The ferry to Alaska from Bellingham – all you need to know about bringing your cat

When I went on the road nearly 12 months ago, everyone thought I was crazy for bringing my cat along. No one had ever heard of a slow traveling cat! However, since we’ve been living the Free Life, we’ve run into quite a few cats. In fact, cats make the best travel companions – they are small, quiet, and low maintenance. Despite having the utmost confidence in my furry, travel buddy, Cal, I still couldn’t help but worry about bringing him onto the ferry to Alaska from Bellingham. Having booked our trip almost 6 months in advance, I had a lot of time to worry. The good news is – you don’t have to! 

Cal and I are pleased to share our top 8 tips and tricks for traveling with your cat on the Alaska ferry. Before you travel, make sure to check out the Everything You Need to Know article for more details on traveling to Alaska via ferry.

1. Get your cat’s health certificate within 30 days of travel – the ferry to Alaska from Bellingam WILL check.

Sunrise on the Alaska Ferry
Sunrise on the Alaska Ferry

If you read the fine print on the Alaska Ferry website, you’ll see that all pets traveling into Alaska, must have a health certificate, issued by a vet, within the last 30 days. This applies even if you are traveling from Washington and it’s no joke. You can expect the attendant to check your certificate and verify the date that it was issued. 

You should call ahead to make sure your vet issues health certificates (even if it says they do on their website) and do not wait until the last minute to book your appointment. I was almost left high and dry when I booked an appointment online only to find out the day before that the person who does health certificates was no longer working at that office. I had to scramble for a last-minute appointment, adding extra stress to an already complex trip. 

2. Let your cat explore the car a few weeks before departure 

While traveling on the ferry to Alaska from Bellingham, pets must stay in their owner’s vehicles for the entire voyage. I have to admit, I was pretty uncomfortable with this at first. The trick is to give your cat time to acclimate to the car. Specifically, you should allow your cat to explore the car, while parked, with you in it. Depending on the cat, I would recommend spending a few hours with your cat in the car at least 4-5 times over the course of the weeks leading up to your departure. 

3. Prepare the car for the weather – the car deck on the ferry to Alaska from Bellingham is not fully climate-controlled.

Waiting in line for the Alaska Ferry

The car deck can vary in temperature, depending on the time of year that you travel. The good news is, there are a few things you can do to keep your cat comfortable. 

Colder weather is definitely easier prep for, including providing plenty of blankets and even a hand warmer, if your cat is used to a warmer climate. Make sure to test hand warmers in your car beforehand, as different cars can retain heat at various rates.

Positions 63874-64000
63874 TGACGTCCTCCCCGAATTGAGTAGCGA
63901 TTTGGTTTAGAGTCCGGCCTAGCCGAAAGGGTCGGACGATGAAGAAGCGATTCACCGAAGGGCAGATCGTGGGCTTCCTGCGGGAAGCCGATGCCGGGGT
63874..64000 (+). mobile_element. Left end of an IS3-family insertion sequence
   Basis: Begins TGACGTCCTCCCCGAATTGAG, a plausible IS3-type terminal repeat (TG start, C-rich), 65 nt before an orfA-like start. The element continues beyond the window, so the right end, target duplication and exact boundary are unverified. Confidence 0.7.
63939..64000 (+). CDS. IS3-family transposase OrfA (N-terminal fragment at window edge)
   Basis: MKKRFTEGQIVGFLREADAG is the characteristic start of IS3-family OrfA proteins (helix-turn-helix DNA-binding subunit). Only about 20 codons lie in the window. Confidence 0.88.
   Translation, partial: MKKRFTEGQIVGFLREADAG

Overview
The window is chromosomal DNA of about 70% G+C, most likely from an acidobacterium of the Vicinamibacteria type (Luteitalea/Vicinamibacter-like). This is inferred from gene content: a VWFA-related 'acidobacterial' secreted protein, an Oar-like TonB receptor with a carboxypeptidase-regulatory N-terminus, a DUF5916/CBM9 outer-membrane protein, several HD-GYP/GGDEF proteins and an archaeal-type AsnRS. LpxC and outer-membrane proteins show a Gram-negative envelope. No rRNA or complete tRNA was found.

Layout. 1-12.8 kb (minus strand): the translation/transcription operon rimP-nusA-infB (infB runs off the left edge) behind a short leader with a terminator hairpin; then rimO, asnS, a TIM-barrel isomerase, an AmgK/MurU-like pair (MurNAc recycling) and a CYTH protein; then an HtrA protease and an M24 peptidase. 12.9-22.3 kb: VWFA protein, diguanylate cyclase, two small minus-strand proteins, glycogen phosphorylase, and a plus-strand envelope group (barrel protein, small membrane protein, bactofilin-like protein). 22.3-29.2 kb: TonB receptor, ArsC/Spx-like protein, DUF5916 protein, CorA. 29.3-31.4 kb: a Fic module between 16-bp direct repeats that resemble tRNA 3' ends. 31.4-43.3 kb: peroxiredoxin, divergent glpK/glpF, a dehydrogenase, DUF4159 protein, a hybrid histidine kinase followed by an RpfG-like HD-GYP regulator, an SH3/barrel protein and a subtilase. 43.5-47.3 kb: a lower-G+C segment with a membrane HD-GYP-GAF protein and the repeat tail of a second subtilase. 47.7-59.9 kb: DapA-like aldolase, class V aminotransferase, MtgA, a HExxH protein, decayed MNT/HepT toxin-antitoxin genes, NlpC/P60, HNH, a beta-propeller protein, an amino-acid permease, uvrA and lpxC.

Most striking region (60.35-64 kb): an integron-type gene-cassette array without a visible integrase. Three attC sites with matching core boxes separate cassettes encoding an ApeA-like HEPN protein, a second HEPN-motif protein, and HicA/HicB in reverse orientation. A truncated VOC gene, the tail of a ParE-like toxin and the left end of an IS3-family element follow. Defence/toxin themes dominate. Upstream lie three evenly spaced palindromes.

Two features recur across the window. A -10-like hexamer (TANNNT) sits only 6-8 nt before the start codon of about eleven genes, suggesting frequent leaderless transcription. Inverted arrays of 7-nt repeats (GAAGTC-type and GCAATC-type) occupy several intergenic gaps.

Preparing for a hot voyage is a little tougher, but at the very least you can make sure there is plenty of space for your cat to stretch out. You can also try a pet bed with cooling gel, like this one from Amazon. 

4. Leave the carrier open and accessible 

Even though my cat hates his carrier, I found that he spent most of his time in it, while traveling on the ferry. It may feel intuitive to store the carrier in the trunk while sailing, but your cat is familiar with their carrier and it can be a place of comfort, in case they get scared. 

5. Bring your cat’s favorite things 

The more familiar items, you can leave in the car, the better. For our voyage, I left Cal with his blanket, his carrier, and a few toys. I brought an abundance of treats, which he really enjoyed each time I came down to the car to visit. 

6. Bring your favorite things

As an afterthought, I left some of my personal items in the car with my cat. When I returned during the first car deck call, I found him snuggled up on my jacket. The familiar smell was calming to him. 

7. Get the car deck call schedule from the purser  

Juneau, view from the Alaska Ferry
Juneau, view from the Alaska Ferry

Once your cat is settled in the car, it’s time for you to get settled on the boat. You can find a schedule for visiting the car deck posted behind the purser’s counter. If you do not see it, just ask. 

Car deck calls will happen every 4 to 6 hours. Depending on weather conditions, the car deck calls may be early or late. I set alarms on my phone so that I could be ready 15 minutes before each call. While sailing, the car deck calls only last 15 minutes, so it’s important to be prompt. 

Additionally, you may visit your cat for as long as the ship is in port, which is generally 3-4 hours. You can find a schedule for time in each port behind the purser’s counter. For the voyage from Bellingham, WA to Whittier, AK, you will likely stop in Ketchikan and Juneau. During these times, I sat with Cal, reading my book. After some initial cuddling, he largely left me alone to stare out of the back window. Even if your kitty ignores you, it’s still worthwhile to sit with them as much as possible. 

8. Model good behavior for your cat – on and off of the Alaska Ferry

Cats are very sensitive creatures and tend to reflect their caretaker’s emotions. Being confident in your decision to bring them on the ferry is one of the kindest things you can do for your cat. The more you second guess yourself, the more stress you create for both you and your cat. 

Do your research, purchase necessary items and when it’s finally time to take the ferry to Alaska from Bellingham, you can both relax and enjoy the ride. 

Sunset from the Alaska Ferry
Sunset from the Alaska Ferry

Read Next: Alaskan Adventures – How to become your own cruise director

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